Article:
Russian opposition leader Alexei Navalny was poisoned with a chemical nerve agent from the Novichok group, the German government said Wednesday. The toxicology results will further raise suspicion of the Kremlin’s involvement in the attack.
Navalny, who fell ill on a flight from the Siberian city of Tomsk last month, is being treated at Berlin’s Charité hospital. He was airlifted there from Omsk after two days of painstaking negotiations between his family and personal doctor and Russian authorities, who were hesitant to release him.
Steffen Seibert, spokesperson for German Chancellor Angela Merkel said in a statement that a toxicology test conducted by the Charité hospital laboratory showed “unequivocal evidence of a chemical nerve agent of the Novichok group” in Navalny’s system.
Novichok, a Soviet-era nerve agent, was used to poison former Russian spy Sergei Skripal and his daughter, Yulia, in the British city of Salisbury in 2018. The substance disrupts the nervous system and causes bodily functions to shut down.
Seibert said the German government would inform its partners in the EU and NATO about the test results and consult with them on a joint response. Speaking on German TV later on Wednesday, Merkel said the test results proved “that Alexei Navalny is the victim of a crime.”
“He was meant to be silenced, and I condemn this in the strongest possible manner,” she said. “There are very serious questions now that only the Russian government can answer, and must answer.”
In the first US statement, White House Nation Security Council spokesperson John Ullyot wrote on Twitter: “The United States is deeply troubled by the results released today. Alexei Navalny’s poisoning is completely reprehensible. Russia has used the chemical nerve agent Novichok in the past. We will work with allies and the international community to hold those in Russia accountable, wherever the evidence leads, and restrict funds for their malign activities.”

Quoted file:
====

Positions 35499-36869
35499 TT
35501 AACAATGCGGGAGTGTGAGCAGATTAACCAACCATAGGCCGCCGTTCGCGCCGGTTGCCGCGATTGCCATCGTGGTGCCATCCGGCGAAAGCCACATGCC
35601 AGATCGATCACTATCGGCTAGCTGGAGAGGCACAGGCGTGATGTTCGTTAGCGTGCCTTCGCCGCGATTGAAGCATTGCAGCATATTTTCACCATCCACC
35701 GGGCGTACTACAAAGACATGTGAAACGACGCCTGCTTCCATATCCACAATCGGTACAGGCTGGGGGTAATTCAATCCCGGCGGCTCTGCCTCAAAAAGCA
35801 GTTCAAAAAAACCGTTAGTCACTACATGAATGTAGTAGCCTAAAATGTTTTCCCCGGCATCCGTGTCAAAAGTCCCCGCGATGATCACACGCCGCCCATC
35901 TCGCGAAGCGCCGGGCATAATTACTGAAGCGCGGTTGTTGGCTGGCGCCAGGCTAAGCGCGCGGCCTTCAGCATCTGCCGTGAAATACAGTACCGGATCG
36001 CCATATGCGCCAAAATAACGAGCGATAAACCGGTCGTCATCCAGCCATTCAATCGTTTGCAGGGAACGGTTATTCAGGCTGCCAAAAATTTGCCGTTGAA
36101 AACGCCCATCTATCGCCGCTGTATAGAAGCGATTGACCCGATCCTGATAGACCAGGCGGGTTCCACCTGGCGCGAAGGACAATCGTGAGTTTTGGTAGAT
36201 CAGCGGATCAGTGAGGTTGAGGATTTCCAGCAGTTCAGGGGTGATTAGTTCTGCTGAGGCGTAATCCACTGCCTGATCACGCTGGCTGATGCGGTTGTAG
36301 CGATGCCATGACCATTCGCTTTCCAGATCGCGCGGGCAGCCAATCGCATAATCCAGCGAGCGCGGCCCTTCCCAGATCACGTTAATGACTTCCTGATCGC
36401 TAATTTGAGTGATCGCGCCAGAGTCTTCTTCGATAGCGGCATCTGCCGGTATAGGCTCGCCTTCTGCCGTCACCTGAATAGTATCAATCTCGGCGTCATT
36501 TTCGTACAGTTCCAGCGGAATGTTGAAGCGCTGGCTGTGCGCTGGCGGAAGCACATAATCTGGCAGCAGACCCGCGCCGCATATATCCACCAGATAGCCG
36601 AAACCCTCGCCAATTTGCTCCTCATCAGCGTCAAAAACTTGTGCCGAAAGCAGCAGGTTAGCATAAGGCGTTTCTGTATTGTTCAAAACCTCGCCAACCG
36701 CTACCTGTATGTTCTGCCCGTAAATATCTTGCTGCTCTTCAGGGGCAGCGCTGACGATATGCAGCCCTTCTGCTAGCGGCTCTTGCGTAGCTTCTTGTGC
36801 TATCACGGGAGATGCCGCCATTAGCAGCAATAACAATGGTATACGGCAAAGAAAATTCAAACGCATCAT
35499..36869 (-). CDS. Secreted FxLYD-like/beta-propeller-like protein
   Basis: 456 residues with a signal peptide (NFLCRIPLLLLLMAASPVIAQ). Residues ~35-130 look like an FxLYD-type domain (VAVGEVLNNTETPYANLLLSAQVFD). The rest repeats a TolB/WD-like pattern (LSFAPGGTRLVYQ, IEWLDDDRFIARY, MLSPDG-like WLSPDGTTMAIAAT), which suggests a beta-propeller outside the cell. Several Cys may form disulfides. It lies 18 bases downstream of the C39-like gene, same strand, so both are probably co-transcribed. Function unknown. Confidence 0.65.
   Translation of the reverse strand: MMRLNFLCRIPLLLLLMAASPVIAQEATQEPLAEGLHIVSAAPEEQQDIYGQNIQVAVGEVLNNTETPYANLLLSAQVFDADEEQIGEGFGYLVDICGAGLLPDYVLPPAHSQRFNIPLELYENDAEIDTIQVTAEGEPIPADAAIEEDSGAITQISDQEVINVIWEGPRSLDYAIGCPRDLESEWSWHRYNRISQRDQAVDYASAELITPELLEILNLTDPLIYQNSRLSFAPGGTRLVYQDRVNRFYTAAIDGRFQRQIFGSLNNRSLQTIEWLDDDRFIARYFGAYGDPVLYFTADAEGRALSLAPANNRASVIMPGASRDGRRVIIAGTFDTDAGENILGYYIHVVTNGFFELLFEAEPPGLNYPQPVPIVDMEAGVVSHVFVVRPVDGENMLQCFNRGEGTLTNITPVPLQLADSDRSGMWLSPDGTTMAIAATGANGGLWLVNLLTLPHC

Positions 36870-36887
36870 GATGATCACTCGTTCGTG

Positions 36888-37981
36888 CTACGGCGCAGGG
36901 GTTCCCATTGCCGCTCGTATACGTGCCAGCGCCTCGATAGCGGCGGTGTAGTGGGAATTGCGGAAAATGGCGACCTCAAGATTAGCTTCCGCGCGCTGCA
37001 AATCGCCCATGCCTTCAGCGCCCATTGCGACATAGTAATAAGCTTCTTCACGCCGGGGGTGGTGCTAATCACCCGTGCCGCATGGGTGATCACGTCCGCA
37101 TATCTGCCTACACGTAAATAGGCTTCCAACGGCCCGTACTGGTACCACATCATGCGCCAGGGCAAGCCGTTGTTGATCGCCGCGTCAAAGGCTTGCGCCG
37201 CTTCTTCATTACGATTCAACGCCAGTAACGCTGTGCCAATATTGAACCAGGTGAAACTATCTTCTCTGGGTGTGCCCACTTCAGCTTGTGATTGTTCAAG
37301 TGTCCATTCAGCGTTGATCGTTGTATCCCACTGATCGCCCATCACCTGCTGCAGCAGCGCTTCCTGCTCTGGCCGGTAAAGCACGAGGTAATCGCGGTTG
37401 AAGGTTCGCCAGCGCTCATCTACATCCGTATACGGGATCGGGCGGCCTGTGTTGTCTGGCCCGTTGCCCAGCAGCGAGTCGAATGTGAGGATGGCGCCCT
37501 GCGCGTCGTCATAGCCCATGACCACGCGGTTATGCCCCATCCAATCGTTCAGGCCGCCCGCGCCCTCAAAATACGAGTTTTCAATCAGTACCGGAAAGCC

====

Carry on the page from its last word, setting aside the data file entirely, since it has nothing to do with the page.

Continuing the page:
Ullyot added: “The Russian people have a right to express their views peacefully without fear of retribution of any kind, and certainly not with chemical agents.”
Allies of Navalny, a staunch critic of Russian President Vladimir Putin, have accused the Kremlin of deliberately poisoning the opposition leader.
The German finding will add credence to their claim and make it more difficult for Russia’s leadership to deny any role in the poisoning, since access to the country’s stock of Novichok is highly regulated and limited to those with high-level clearance.
“In 2020, poisoning Navalny with Novichok is exactly the same as leaving an autograph at the crime scene. Like this,” tweeted Leonid Volkov, another Navalny ally, adding a photograph of Putin’s signature.
“Novichok can only be administered by the government,” and with the approval of the GRU military intelligence agency and FSB federal security service, tweeted Ivan Zhdanov, director of Navalny’s Anti-Corruption Foundation, upon hearing the news. “That is without any sensible doubt.”
Putin’s press secretary, Dmitry Peskov, told Russia’s TASS news agency that Germany had not notified the Kremlin before publishing its statement. He did not comment further.
But Russian officials and Navalny critics were quick to downplay the severity of the situation and deny the poisoning last month, claiming that his illness was caused by “metabolic disorder caused by a steep drop in blood sugar” and not poison.
In videos posted to Instagram by a passenger aboard Navalny’s Tomsk-Moscow flight on Aug. 20, the politician can be heard howling in agony from the plane’s bathroom. After the plane made an emergency landing in Omsk, an unconscious Navalny was wheeled on a stretcher to an ambulance and rushed to the city’s hospital, where he fell into a coma.
He has remained in a coma for almost two weeks. The Charité hospital said in a statement on Wednesday that Navalny is in serious condition and on a ventilator. The hospital said he is gradually recovering but may have “long-term consequences” as a result of the poisoning.